The NSS boycott is a national campaign – to be successful, we need as many students as possible to know about it and participate, and Students’ Unions have a crucial role to play in that. Here are some ideas of how you can spread the message – use as many of them as you can, and more!
Set up an SU webpage dedicated to the campaign
You need an online space where any students can find out more information about the campaign and, crucially, what they can do to take part. Where possible this should include a mechanism by which students can pledge to boycott and request to opt out of communications from Ipsos Mori. This process is *normally* done via the University and so you may need to have conversations with the relevant university staff member(s) about how to facilitate this. Some institutions might be more awkward about it than others – make sure you stand your ground and insist that this process is a key part of the SU campaign. You want to be able to keep track of how many students have pledged, and from which departments/faculties, so that you can focus your campaign in specific areas if necessary.
Send an all-student email
The easiest and most obvious way of reaching out to students. Make sure they hear about the NSS from you before they do from the university! Include a link to your campaign webpage as well as a clear and concise explanation of why the campaign is so important.
Do lecture shout-outs
It’s easy to ignore emails but most people will remember things they heard in person – especially when they’re in a lecture and (in theory) ready to pay attention! You need to figure out where the key lectures are for you to hit – remember that only a certain demographic of students are eligible to fill out the NSS and so you need to target the right people. Draw up a timetable of relevant lectures, chat to lecturers in advance to ask if you can have 5 minutes at the start to talk about the campaign and leave flyers/stickers for students to pick up at the end. Get to as many of these as you can!
Put up posters
Design your own posters or run a competition for students to make their own – think as creatively as possible! You can also encourage students to take down or deface university posters promoting the survey and share a photo!
You need to make sure the campaign is as visible as possible, and that there are people out there on the ground who can chat to students, answer any questions and, of course, win the key arguments! If possible, have a laptop/tablet at the stall so that students can pledge to boycott right there and then.
Work with your UCU branch
Remember that UCU National Congress passed a motion supporting the NSS boycott! If you haven’t done so already, get in touch with your campus branch to talk to them about how you can work together to promote the campaign. See if staff members would be willing to put up a slide about the NSS boycott at the beginning of their lectures to spread awareness – students generally really respect what academics have to say, and so as much visible support from staff as possible would make a huge difference to the campaign.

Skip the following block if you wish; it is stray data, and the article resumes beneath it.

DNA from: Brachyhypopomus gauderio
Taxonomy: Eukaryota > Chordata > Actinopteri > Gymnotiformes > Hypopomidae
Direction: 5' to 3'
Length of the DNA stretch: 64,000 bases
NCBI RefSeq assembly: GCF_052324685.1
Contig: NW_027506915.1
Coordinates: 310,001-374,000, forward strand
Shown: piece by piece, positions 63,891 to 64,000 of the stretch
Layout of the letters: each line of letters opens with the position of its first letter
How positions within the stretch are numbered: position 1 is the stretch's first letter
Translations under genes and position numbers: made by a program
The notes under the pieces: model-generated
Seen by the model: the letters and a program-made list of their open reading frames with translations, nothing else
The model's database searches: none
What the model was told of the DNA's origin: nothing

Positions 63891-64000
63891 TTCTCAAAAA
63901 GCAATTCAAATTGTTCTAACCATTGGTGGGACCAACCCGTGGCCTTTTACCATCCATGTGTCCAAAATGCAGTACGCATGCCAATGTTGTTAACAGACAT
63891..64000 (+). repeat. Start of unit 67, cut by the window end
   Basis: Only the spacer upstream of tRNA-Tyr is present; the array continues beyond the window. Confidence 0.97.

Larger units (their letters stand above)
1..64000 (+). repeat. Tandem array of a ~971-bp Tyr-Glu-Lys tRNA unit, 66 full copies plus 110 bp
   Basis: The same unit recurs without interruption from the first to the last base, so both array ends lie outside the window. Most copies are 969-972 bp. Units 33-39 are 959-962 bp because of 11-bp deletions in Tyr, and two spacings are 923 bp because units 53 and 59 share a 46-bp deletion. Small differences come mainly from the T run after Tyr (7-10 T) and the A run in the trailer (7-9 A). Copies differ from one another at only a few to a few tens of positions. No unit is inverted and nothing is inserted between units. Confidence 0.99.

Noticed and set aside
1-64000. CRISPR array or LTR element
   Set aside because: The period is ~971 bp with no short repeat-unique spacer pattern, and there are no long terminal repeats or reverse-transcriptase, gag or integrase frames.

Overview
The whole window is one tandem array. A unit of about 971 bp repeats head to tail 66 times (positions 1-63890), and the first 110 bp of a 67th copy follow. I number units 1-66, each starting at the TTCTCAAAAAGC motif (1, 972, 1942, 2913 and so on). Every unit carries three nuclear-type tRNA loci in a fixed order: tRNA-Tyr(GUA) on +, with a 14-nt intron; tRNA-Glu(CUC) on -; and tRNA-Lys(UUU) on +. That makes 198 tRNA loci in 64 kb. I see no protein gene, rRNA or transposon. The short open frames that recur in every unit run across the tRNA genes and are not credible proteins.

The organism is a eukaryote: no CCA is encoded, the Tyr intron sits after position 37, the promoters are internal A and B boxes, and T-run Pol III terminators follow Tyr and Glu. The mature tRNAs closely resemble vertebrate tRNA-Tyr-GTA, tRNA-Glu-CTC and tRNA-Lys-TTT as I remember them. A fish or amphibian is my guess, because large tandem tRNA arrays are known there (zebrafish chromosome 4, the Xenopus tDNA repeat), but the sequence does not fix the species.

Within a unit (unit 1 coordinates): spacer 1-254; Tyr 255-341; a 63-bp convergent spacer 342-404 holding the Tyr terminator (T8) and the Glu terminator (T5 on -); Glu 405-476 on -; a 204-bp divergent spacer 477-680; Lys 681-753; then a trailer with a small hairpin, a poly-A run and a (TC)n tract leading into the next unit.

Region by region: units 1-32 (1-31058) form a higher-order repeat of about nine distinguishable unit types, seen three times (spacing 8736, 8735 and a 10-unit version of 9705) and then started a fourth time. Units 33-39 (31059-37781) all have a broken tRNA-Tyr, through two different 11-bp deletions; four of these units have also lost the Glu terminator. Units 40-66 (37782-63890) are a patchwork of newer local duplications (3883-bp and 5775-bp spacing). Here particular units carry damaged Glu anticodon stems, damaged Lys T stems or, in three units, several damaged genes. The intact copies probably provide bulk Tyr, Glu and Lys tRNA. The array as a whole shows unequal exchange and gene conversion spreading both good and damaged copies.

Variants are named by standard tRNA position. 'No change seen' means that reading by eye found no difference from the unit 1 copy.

Make a video
Simple really – a brief video breaking down what the NSS boycott is and why it’s necessary that can be shared around social media would be really useful!
Do creative actions
Alongside all the regular comms and publicity strategies, you need stunts/actions which will create a proper buzz on campus about the NSS boycott. This could be a banner drop, a sit-in, a rally, a march and more! Collaborate with grassroots activists to ensure maximum impact.
Reach out to societies
If you have any activist groups on campus, political societies (Labour? People & Planet? A strong Fem Soc?) or even less obvious communities (like sports teams?!), speak to them and try to get key people on board e.g society execs – they could send out member emails/general communications about the NSS boycott which will really help with engagement.
Contact course reps
Following on from the previous point, you don’t just want students to hear about the campaign from the SU, but from their flatmates, their fellow society/club members and their coursemates. Hence course representatives are a key group to try and get on board; they will generally be used to chatting to fellow students and spreading awareness/information and so if you can work with them to do this with the NSS boycott it would make a huge difference. You should encourage them to bring the issue up in departmental meetings and ensure you’re supporting them in terms of winning the arguments.
Most importantly, don’t assume that students aren’t interested. The Higher Education reforms – from fee increases, enforced competition, universities shutting down and being replaced with private companies – will affect everyone. It’s your job to break down these issues and make the campaign as accessible as possible, so ensure you’re facilitating spaces where students can access necessary knowledge and information!